For a signal sampled in a uniform manner in [0,T], each interval I_{j} can theoretically contain the same maximum frequency.

In a given segment, the spectrum of the frequencies is then studied more precisely. The index of the most significant spectral component is determined first: ##EQU29##

The frequency F_{ko} associated with k_{o} is called fundamental frequency.

When this value has been determined, all the coefficients located in its frequency neighbourhood (i.e. all the c_{k} such that |k_{o} -k|<ν) removed (by zeroing them). And the operation is reiterated.

The search for the fundamental frequencies associated with a given interval is thus performed as follows:

1. Seeking in the sequence {c_{k} } the value k_{i} by means of relation (9)

2. Putting c_{k} =0 if |k_{i} -k|<ν, if ν is fixed

3. Going back to (1) as long as there are non zero coefficients or as long as x% of the highest coefficients have not been used up (in the second case, the lowest "peaks" are thus eliminated).

It should be noted that the coefficients c_{k} such that |k-k_{i} |<ν carry information that can be rammed up in a parameter. This parameter will be the center of mass μ_{i} associated with a fundamental frequency F_{ki}. ##EQU30##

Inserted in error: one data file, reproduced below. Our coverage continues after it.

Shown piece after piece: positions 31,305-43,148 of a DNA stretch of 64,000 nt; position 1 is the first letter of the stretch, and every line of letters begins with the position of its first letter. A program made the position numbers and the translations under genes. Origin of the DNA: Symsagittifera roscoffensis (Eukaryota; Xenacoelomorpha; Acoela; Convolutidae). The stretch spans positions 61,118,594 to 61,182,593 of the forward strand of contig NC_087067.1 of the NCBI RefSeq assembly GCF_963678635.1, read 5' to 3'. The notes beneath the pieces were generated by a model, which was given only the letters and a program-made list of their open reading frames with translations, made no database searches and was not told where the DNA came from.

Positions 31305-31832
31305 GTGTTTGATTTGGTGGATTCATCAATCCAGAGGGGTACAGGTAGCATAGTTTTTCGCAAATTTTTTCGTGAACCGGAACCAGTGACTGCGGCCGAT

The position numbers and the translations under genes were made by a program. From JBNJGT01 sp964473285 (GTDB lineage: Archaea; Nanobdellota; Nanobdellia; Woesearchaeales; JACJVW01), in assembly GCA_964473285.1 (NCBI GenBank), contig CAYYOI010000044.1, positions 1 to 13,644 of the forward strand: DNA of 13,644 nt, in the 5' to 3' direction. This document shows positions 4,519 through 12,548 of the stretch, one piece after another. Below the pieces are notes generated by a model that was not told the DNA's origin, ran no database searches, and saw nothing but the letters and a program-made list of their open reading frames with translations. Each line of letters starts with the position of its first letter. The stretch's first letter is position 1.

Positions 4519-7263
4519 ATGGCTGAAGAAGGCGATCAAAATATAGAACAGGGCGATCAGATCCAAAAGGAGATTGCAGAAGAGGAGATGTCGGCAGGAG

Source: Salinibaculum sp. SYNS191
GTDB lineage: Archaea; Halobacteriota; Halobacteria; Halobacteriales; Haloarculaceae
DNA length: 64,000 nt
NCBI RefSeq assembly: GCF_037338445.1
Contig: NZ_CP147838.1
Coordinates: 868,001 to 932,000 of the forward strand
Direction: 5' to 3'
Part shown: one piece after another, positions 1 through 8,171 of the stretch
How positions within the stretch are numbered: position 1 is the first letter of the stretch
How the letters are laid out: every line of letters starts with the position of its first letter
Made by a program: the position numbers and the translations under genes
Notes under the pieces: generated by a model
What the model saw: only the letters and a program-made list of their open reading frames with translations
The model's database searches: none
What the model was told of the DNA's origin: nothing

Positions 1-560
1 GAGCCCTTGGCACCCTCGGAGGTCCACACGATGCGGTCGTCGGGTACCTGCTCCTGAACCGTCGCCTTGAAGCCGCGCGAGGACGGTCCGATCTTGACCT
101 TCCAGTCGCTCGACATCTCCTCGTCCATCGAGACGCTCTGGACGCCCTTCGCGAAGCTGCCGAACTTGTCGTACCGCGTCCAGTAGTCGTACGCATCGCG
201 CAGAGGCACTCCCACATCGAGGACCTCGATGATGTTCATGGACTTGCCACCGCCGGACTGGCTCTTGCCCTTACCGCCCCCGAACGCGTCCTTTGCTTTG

For each interval, one can thus have a list {μ_{i},E_{i} } for the most energetic frequencies. This data then comes into the intervals characterization.

1.4 Summary

1.4.1 Signal analysis

The segmentation method can thus include the following stages:

Defining the minimum size of an interval in the decomposition or the maximum number of levels (maxl) (knowing that |I_{j} ^{0} |=2^{N-maxl}).

Preprocessing of the signal at each level (l=0, . . . ,maxl) ##EQU31## by the folding operator.

Calculating the local spectrum at each level: ##EQU32## by using the DCT-IV.

Selection of the adapted local spectrum by entropy minimization, and "calculation" of the corresponding adapted temporal partition.

Realization of a definitive partition by comparing the intervals of the adapted temporal partition according to the criteria as follows:

the fundamental frequency (and the main frequencies),

the centers of mass (or centers of frequency),

the theoretical dimensions of the segments,

autocorrelation, covariance . . .

A given behaviour can be characterized by particular values for these different parameters. Any segment can thus be known with precision.

This process thus allows segmentation of the signal into parts as homogeneous as possible, and each segment can be associated with an easily manipulable parameter vector.

1.4.2 Synthesis

The segmentation can be followed by the following stages:

Reconstruction of the preprocessed signal from the adapted temporal partition by using the DCT-IV

Reconstruction of the original signal by means of the unfolding operator.

1.4.3 Compression

Reconstruction of the signal can be performed, for example, from 5% of the most energetic coefficients of each interval of the adapted temporal partition (see the fundamental frequencies search method for selecting the most energetic frequencies). ##EQU33##

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Classifications

U.S. Classification | 367/82, 702/9, 702/75 |

International Classification | E21B47/12, G01V1/48 |

Cooperative Classification | E21B47/12, G01V1/48 |

European Classification | E21B47/12, G01V1/48 |